Doppelganger Magazine >> Issue Six | June 2006

Florine Stettheimer, Fraulein Sophie Von Prieser, 1929.


The pleasure of a small museum is that there is so little to look at. The Portland Art Museum (if one ignores its new Jubitz Modern and Contemporary art wing) still delivers the charms of a modest collection housed inside its original, jewel-like Pietro Belluschi building. A hodge-podge of unremarkable works fills out a flat sea, surrounding a few islands of superb art, most of them paintings. Painting has always been the Portland Art Museum’s favorite child. They have Albert Bierstadt’s stirring and absurd fantasy of nearby Mount Hood, painted in his Hudson River studio in 1869. Bierstadt has turned the mountain 90 degrees, so that its symmetrical West face can be seen surmounting the great Columbia Gorge and several attractive cataracts that, in dull life, lie to the mountain’s north. There is also a lovely Josef Albers, Late Reminder (1953), a smallish canvas in which a red square with purple geometric penumbra sits deep in a field of blue. This hangs near a remarkable painting from 1943 by Maude Kerns. Who is Maude Kerns? Google tells me she was born in Portland in 1876 and died in Eugene, Oregon in 1965. (And I see that Terri Hopkins, who curates the Art Gym at Marylhurst, in Portland, has included her work in several shows.) Kerns’s serenely banded rectangle of blue (which slips from pale to slate to cerulean to aqua in a most beguiling, composition of blended horizontal bands) is broken by a trio of geometric figures (including a small black ball and a collision of triangles and spheres that hovers somewhere between the 1939 World’s Fair emblem and a prescient icon for Ms. Pac Man), and seems informed equally by Malevich, Kandinsky, and (I know its impossible) Susan Frecon. This is a beautiful, unlikely painting, apparently birthed in the WPA program.

But my favorite painting at PAM is Florine Stettheimer’s 1929 portrait of her childhood governess, Fraulein Sophie Von Prieser. One can easily spend an hour with it, enjoying the solitude of an otherwise empty gallery without the distraction of too many great works nearby. The painting centers on the standing figure of Fraulein Von Prieser, rendered with a Rousseau-like flatness and hauteur, a pear-shaped action figure stabilized by a great glob of dress that makes a third leg to balance the two, narrow black feet protruding from the dress’s front.

The painting is several paintings: There are four portraits (one of them, the mirror reflection of the girlish acolyte, Florine, gazing in admiration at her cherished governess—our view appears to be hers); a formal landscape; a still life of flowers on a side table; a scrim of lace (the most convincing illusionist surface in the painting); and all of these are immersed within a kind of overall color-field painting, its quarters ranging from pale blue to deep umber to sharp green (and echoed in reverse in a more geometric composition of the same colors in the tile face of the fireplace). A book on the table is titled “Ansichten Von Stuttgart.”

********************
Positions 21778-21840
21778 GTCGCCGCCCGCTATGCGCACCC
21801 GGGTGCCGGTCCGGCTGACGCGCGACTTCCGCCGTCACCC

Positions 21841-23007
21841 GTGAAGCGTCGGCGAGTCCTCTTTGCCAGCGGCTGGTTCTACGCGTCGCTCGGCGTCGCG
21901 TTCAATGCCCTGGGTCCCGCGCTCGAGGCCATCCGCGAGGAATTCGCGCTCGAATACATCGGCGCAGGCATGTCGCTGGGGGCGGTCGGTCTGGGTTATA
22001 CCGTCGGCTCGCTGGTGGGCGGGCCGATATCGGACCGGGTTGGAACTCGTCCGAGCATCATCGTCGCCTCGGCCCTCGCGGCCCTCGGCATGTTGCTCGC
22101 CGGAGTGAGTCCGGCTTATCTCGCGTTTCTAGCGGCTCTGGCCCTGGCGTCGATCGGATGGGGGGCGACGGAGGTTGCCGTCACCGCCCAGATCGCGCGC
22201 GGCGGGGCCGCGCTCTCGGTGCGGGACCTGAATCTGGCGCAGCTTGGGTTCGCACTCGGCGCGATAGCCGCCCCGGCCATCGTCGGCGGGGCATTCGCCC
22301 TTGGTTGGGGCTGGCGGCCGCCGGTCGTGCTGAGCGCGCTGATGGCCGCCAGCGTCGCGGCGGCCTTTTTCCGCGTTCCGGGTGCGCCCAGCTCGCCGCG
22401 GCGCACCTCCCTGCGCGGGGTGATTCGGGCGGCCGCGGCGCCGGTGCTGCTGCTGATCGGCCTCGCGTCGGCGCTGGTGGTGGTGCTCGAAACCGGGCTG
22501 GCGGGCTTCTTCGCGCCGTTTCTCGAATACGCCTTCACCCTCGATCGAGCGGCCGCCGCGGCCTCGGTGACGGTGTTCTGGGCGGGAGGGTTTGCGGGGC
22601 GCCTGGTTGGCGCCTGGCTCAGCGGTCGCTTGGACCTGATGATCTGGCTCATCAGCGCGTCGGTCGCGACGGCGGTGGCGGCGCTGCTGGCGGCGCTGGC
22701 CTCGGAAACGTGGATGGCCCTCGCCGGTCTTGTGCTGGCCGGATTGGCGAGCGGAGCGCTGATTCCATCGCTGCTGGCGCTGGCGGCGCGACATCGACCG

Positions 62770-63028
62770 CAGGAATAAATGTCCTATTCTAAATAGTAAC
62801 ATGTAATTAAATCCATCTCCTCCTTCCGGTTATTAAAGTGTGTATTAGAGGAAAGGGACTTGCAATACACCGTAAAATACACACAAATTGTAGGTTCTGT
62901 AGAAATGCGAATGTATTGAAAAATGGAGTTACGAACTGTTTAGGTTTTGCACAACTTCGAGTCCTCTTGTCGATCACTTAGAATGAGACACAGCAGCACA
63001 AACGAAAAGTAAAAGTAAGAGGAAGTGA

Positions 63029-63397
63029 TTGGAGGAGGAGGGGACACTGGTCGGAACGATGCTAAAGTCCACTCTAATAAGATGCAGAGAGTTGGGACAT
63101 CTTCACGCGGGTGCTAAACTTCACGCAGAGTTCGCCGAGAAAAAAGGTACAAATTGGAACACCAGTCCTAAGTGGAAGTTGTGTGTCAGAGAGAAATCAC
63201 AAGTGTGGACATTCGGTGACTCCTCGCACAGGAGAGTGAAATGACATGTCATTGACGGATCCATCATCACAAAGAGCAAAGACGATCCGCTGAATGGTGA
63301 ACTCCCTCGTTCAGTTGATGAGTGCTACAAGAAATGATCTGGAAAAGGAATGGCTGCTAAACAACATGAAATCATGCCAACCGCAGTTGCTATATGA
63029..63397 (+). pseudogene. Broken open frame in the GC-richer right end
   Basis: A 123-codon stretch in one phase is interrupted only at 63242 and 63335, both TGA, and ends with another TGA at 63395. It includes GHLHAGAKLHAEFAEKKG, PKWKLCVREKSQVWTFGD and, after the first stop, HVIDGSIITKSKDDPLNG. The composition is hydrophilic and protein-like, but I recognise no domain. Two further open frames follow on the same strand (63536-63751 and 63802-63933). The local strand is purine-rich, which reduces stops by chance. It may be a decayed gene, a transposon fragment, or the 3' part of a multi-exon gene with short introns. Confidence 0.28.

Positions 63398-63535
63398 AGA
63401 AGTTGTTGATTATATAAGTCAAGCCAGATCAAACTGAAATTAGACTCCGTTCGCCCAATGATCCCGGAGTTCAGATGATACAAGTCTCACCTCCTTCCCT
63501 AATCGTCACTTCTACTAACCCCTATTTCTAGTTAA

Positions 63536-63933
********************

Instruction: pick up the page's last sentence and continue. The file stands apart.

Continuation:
As with Rousseau, we get a lot of information. The cut of Fraulein Von Prieser’s dress, its buttons and lace, are exact; a talented seamstress could easily recreate the dress from the painting. Similarly, the flora are specific (poppies and forsythia on the side table; morning glory and a chestnut tree outside) and rendered at a specific time of year (early summer). The furnishings—the harp-shaped pedestal to the round side table, its lace doily, a bent wire chair, the wrought iron balcony with its Gothic-scripted “Sophie V. Prieser”—are as precise and mimetic as the color fields are abstracted and fanciful. In the beautifully detailed lace, falling across the upper left half of the open French doors, this tension between illusion and materiality becomes especially pitched. The wildly variegated whole is pulled together and unified by the gravity of the black hole at the center—the elongated figure of Fraulein Von Prieser in her severe dress—a void that sucks at every corner of this colorful smorgasbord.

Stettheimer has given her beloved teacher a horsey jaw and Thomas Jefferson’s brow, and fussed over the details of her face enough to make a hash out of the skin and coloring. Von Prieser’s right arm descends uncomfortably far, the pale hand upturned in a gesture that looks obscene, a ball-grabbing threat such as one might expect from Don Corlione. In her other hand she holds her pince nez away from her face, her mouth curling downward in a disapproving scowl. However adoring the girlish Stettheimer in the mirror is, her black-clad mistress is that much dismissive, perhaps disgusted by, the white-smocked student.

The largest head in the painting, the dominant portrait, is a grossly oversized Hellenic bust on the mantle, outsizing the full-body of Stettheimer in the mirror beside it, and more than doubling the size of Fraulein Von Prieser’s own foregrounded head. Its marble is as clear and smooth as the face of Fraulein Von Prieser is hashed and gashed. Whatever pas de deux of attraction and repulsion is transpiring between mistress and student, this older, wiser face gazes serenely, eyeless, through that distraction, at us. Thus, the Portrait of Fraulein Sophie Von Priesser presents two simultaneous relationships: the temporary, eventful one of Florine Stettheimer and her commanding mistress; and the eternal, unchanging one of Hellenic beauty and its viewer.

Out in the landscape (a closely shorn meadow that opens off a formal, collonaded garden), a dozen schoolgirls stand in a ring holding hands. Their circuit is complete, closed, as is the charged gap between girl and governess. Not so the clear gaze of Hellenic beauty. It awaits us. .

Matthew Stadler is a novelist (Landscape: Memory, Allan Stein) and editor and cofounder of Clear Cut Press. His writing appears in Domus, Frieze, Artforum, Dwell, The Stranger, and many other publications.